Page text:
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Which of the following rings are fields ?

$\mathbb{Z}_{2}$, $\mathbb{Z}_{3}$, $\mathbb{Z}_{4}$, $\mathbb{Z}_{5}$, $\mathbb{Z}_{6}$, $\mathbb{Z}_{7}$, $\mathbb{Z}_{8}$

And can you give a brief reason why?

Thanks

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  • $\begingroup$ Hint: We have $n = 0$ in each of the $\mathbb{Z}_n$. Consider when can two elements multiple to give $0$ in each of the $\mathbb{Z}_n$. $\endgroup$ – Alex Vong May 21 '17 at 7:43
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$\Bbb Z_n$ is a field iff $n$ is prime, here iff $n\in\{2,3,5,7\}$

The reson behind this is Bezout's identities :

Let $m\in\Bbb Z_n \setminus\{0\}$. If $n$ in prime we know there exists $u,v$ such that $mv + nu =1$ ie $mv = 1$ so $m$ is invertible in $\Bbb Z_n$.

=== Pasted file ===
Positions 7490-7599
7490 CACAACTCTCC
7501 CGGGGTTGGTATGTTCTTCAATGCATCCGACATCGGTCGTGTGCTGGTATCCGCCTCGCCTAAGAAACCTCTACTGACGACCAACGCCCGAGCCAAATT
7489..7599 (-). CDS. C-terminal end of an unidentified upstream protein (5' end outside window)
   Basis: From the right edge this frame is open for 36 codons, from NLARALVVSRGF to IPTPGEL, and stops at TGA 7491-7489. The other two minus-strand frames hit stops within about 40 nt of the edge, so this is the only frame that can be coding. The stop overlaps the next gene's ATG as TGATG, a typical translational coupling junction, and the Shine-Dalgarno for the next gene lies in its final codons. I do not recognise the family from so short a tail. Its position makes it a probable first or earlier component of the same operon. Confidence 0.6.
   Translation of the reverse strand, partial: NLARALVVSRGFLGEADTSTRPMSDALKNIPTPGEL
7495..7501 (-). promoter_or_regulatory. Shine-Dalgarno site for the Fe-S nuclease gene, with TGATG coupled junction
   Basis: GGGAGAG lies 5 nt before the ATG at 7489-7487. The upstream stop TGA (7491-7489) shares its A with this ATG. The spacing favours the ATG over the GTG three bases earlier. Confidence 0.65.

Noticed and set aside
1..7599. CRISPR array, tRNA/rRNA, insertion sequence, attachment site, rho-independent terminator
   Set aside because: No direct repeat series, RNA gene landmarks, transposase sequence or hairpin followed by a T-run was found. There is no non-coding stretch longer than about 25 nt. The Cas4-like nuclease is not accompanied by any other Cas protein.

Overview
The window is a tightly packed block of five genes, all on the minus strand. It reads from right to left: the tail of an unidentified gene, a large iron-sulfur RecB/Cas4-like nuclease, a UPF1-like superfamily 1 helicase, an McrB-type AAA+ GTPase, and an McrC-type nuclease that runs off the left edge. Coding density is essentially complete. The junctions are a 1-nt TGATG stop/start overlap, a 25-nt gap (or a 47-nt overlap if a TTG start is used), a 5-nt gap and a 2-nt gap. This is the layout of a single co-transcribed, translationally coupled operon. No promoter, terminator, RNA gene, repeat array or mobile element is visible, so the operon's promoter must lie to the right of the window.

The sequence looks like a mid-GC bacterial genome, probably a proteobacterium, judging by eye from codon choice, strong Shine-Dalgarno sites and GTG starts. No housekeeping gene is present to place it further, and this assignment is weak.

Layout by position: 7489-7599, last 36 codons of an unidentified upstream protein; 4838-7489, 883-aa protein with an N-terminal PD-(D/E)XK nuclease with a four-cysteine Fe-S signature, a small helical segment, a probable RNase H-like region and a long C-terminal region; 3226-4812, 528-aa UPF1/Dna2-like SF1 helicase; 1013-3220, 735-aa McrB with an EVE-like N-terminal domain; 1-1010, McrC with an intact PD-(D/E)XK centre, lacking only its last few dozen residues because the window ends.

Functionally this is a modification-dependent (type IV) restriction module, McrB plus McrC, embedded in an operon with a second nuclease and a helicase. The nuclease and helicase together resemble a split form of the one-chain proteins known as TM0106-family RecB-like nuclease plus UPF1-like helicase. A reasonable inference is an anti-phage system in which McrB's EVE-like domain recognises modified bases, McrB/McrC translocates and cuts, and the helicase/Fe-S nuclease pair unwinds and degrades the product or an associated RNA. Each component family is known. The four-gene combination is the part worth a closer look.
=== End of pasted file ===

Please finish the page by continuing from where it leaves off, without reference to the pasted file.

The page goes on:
On the other hand if $n$ is not prime, then there exists $k_1, k_2$ which multiply to $n$ and are both not equal to $n$. Then $k_1k_2 = 0$ in $\Bbb Z_n$ which means they are not invertible, and therefore $\Bbb Z_n$ is not a field.

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A ring ${\Bbb Z}_n$ is a field if $n$ is prime. An element $a\ne 0$ in ${\Bbb Z}_n$ is invertible if and only if the gcd of $a$ and $n$ is 1. This follows from the extended Euclidean algorithm which allows to write the gcd $d$ of two numbers $a$ and $n$ as a linear combination of these numbers. In a field all nonzero elements are invertible. So $n$ must be a prime.

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The ring you denote with $\mathbb{Z}_n$ is the quotient $\mathbb{Z}/n\mathbb{Z}$, with $n>0$.

In order the quotient ring is a field, $n\mathbb{Z}$ should be a maximal ideal in $\mathbb{Z}$. When can it be $n\mathbb{Z}\subsetneq k\mathbb{Z}\subsetneq \mathbb{Z}$?

Hint: look at divisibility.

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